Depending on the same universities and colleges for your entry-level talent pipeline will produce the same results: a talent pool that’s drying up. It’s up to companies to seek out alternative sources for recruiting fresh candidates. Increasing tuition prices means many aspiring technologists are going elsewhere to learn new skills.

Express Scripts, the largest pharmacy benefit management organization in the U.S., is a great example of filling a need from alternative sources. They turned to LaunchCode to recruit and train Pega developers after struggling to fill open programmer positions at their St. Louis headquarters. The partnership resulted in Express Scripts choosing 24 applicants to be trained in the language, 23 of whom were them transitioned into paid apprenticeships. Choosing to fill a specific, digital need with an innovative solution allowed Express Scripts to create a new pipeline of junior talent they may never have cultivated using traditional recruiting methods.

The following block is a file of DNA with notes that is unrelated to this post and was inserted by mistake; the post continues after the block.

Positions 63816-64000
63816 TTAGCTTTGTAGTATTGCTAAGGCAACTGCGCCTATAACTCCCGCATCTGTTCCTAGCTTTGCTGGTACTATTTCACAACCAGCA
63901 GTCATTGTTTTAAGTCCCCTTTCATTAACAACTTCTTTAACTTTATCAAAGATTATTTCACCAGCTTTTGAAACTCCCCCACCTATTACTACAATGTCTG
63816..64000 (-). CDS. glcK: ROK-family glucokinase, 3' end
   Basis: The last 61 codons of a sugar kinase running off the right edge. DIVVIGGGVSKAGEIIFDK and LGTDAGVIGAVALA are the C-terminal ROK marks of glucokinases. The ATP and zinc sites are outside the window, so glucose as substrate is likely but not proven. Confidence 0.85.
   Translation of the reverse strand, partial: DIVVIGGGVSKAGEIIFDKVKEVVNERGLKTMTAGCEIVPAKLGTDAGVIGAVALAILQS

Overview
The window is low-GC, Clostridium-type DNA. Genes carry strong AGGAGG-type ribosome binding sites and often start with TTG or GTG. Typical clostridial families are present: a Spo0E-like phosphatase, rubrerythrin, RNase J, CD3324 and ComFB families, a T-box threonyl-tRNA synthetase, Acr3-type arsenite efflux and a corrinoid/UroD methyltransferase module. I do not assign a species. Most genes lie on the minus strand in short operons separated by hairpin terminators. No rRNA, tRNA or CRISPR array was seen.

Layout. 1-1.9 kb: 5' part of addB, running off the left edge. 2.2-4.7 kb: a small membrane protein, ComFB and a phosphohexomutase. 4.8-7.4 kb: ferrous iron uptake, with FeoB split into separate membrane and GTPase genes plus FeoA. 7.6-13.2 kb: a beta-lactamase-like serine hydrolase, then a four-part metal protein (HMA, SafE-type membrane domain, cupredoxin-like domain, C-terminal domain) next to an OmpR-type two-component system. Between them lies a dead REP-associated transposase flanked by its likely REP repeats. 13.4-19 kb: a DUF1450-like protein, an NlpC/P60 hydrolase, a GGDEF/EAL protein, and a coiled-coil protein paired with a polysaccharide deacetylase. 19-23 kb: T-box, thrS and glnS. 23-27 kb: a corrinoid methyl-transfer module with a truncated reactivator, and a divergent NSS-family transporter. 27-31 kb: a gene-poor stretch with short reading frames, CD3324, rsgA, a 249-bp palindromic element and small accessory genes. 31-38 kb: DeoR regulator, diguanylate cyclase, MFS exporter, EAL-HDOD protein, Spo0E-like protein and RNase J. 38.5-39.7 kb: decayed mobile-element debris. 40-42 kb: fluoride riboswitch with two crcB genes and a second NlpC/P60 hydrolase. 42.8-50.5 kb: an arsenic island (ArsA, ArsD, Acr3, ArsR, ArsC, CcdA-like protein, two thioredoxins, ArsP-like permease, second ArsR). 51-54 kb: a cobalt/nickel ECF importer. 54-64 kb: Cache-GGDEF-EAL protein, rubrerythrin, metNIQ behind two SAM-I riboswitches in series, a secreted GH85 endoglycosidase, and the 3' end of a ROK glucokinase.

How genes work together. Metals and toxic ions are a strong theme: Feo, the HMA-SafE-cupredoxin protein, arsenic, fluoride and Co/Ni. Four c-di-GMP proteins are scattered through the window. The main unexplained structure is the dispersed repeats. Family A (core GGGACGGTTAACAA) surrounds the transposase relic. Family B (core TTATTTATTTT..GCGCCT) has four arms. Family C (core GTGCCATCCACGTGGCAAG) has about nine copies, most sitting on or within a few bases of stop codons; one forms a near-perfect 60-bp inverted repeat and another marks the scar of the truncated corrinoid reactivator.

Finding new places to look for unconventional talent takes some creative thinking, but the results are worth the work. Next time you’re having trouble filling an open entry-level position, consider community college and trade schools, coding camps and bootcamps, nonprofit workforce training programs, online communities and other nontraditional training initiatives.

Grow your own talent with apprenticeship and mentorship